Human Monocytes - CD14, CD16 - Ziegler-Heitbrock

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Shear flow affects selective monocyte recruitment into MCP-1-loaded scaffolds.

Abstract

Novel cardiovascular replacements are being developed by using degradable synthetic scaffolds, which function as a temporary guide to induce neotissue formation directly in situ. Priming of such scaffolds with fast-releasing monocyte chemoattractant protein-1 (MCP-1) was shown to improve the formation of functional neoarteries in rats. However, the underlying mechanism has not been clarified. Therefore, the goal of this study was to investigate the effect of a burst-release of MCP-1 from a synthetic scaffold on the local recruitment of circulating leucocytes under haemodynamic conditions. Herein, we hypothesized that MCP-1 initiates a desired healing cascade by recruiting favourable monocyte subpopulations into the implanted scaffold. Electrospun poly(ε-caprolactone) scaffolds were loaded with fibrin gel containing various doses of MCP-1 and exposed to a suspension of human peripheral blood mononuclear cells in static or dynamic conditions. In standard migration assay, a dose-dependent migration of specific CD14(+) monocyte subsets was observed, as measured by flow cytometry. In conditions of pulsatile flow, on the other hand, a marked increase in immediate monocyte recruitment was observed, but without evident selectivity in monocyte subsets. This suggests that the selectivity was dependent on the release kinetics of the MCP-1, as it was overruled by the effect of shear stress after the initial burst-release. Furthermore, these findings demonstrate that local recruitment of specific MCP-1-responsive monocytes is not the fundamental principle behind the improved neotissue formation observed in long-term in vivo studies, and mobilization of MCP-1-responsive cells from the bone marrow into the bloodstream is suggested to play a predominant role in vivo.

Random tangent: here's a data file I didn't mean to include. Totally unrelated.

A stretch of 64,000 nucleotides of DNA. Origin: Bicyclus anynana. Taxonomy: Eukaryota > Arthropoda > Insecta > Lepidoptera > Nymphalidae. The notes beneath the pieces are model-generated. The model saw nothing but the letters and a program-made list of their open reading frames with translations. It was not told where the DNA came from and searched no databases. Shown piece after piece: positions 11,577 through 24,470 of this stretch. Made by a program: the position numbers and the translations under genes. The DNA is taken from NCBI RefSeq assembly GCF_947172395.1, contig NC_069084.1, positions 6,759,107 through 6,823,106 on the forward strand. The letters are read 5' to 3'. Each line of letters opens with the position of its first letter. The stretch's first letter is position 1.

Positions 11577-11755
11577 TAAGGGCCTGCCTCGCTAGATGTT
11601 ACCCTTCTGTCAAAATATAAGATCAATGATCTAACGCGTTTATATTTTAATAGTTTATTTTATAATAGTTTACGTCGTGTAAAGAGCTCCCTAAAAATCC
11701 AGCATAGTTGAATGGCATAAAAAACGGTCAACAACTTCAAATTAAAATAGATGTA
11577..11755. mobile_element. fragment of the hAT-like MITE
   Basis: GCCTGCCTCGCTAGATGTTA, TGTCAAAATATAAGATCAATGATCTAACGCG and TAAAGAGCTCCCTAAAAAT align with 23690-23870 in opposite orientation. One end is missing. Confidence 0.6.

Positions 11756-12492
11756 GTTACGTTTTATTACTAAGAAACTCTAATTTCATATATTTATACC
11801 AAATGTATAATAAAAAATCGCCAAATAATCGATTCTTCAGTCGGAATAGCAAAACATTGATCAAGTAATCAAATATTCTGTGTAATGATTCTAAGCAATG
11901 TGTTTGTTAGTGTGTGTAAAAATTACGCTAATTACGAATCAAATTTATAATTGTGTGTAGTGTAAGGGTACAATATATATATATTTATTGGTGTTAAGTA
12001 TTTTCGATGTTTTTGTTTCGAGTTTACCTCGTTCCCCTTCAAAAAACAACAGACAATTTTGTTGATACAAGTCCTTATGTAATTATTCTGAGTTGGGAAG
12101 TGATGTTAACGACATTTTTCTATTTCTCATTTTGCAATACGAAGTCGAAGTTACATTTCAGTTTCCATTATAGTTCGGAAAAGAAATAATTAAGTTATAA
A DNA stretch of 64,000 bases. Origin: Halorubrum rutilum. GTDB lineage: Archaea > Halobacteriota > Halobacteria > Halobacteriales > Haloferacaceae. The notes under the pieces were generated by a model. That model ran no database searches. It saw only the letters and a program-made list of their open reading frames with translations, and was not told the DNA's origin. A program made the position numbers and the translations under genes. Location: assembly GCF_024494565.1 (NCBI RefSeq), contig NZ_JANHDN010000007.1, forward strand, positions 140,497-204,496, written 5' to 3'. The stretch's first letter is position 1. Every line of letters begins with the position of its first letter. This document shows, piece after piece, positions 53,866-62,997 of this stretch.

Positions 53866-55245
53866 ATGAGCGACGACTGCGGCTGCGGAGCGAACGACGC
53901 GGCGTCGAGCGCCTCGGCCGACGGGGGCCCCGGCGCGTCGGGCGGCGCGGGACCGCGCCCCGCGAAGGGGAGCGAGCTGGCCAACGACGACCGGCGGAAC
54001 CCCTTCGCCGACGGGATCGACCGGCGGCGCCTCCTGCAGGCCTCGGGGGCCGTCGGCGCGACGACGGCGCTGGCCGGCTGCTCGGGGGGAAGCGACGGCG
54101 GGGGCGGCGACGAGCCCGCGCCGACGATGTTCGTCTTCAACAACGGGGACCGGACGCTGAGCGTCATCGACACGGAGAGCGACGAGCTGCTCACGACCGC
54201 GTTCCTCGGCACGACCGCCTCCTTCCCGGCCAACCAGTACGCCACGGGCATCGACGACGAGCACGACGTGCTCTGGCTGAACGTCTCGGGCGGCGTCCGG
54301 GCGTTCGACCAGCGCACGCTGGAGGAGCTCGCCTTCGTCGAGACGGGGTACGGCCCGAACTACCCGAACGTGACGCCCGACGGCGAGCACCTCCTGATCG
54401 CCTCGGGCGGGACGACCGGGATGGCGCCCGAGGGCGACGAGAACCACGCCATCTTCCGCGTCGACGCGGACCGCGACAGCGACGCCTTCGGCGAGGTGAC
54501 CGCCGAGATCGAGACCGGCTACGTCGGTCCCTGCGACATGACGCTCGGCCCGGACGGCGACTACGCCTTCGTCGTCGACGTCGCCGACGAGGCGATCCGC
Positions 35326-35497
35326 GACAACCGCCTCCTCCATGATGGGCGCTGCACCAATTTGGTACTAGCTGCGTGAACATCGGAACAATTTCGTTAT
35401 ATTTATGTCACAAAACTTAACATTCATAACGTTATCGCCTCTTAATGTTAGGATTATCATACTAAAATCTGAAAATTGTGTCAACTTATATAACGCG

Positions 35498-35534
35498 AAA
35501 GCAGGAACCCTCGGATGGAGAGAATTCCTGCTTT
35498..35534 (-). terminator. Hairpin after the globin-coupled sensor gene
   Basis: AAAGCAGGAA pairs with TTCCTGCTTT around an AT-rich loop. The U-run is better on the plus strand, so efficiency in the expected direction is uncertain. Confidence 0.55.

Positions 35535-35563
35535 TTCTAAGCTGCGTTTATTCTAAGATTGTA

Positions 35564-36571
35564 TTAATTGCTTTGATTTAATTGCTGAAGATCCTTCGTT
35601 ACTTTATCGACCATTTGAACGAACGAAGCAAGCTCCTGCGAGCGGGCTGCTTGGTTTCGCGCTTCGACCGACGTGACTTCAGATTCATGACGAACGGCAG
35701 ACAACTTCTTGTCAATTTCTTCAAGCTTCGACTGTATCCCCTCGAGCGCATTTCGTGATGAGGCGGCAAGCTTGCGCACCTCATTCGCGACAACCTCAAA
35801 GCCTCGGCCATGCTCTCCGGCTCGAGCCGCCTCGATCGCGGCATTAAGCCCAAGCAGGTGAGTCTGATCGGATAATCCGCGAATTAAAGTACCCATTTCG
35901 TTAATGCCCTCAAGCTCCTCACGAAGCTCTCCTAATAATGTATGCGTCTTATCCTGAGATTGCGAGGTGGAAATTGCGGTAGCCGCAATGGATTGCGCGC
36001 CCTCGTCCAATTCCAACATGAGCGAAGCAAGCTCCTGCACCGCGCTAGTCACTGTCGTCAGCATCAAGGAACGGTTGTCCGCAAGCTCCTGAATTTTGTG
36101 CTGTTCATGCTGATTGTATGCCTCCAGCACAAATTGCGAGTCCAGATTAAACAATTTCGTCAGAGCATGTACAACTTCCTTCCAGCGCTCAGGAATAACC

Authors: Smits AI, Ballotta V, Driessen-Mol A, Bouten CV, Baaijens FP.
Journal: J Cell Mol Med.;18:2176-88
Year: 2014
PubMed: Find in PubMed